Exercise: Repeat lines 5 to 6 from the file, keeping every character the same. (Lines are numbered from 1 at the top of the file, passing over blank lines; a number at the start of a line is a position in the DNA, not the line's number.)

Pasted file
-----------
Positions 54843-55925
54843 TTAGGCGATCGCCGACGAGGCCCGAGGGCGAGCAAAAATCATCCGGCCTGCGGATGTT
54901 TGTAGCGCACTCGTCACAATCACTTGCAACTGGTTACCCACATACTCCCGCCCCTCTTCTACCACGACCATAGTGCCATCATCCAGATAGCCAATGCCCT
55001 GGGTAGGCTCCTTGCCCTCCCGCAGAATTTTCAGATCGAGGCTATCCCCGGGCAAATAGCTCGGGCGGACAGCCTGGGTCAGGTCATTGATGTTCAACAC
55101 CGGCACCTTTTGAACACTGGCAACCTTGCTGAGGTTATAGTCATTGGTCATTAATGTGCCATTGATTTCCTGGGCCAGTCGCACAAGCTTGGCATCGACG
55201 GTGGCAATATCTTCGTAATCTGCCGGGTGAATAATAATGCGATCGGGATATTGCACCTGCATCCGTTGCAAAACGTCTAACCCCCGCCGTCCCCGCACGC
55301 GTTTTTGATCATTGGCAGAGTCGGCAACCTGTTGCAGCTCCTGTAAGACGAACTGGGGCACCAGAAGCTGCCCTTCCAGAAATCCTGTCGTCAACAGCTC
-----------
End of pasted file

55101 CGGCACCTTTTGAACACTGGCAACCTTGCTGAGGTTATAGTCATTGGTCATTAATGTGCCATTGATTTCCTGGGCCAGTCGCACAAGCTTGGCATCGACG
55201 GTGGCAATATCTTCGTAATCTGCCGGGTGAATAATAATGCGATCGGGATATTGCACCTGCATCCGTTGCAAAACGTCTAACCCCCGCCGTCCCCGCACGC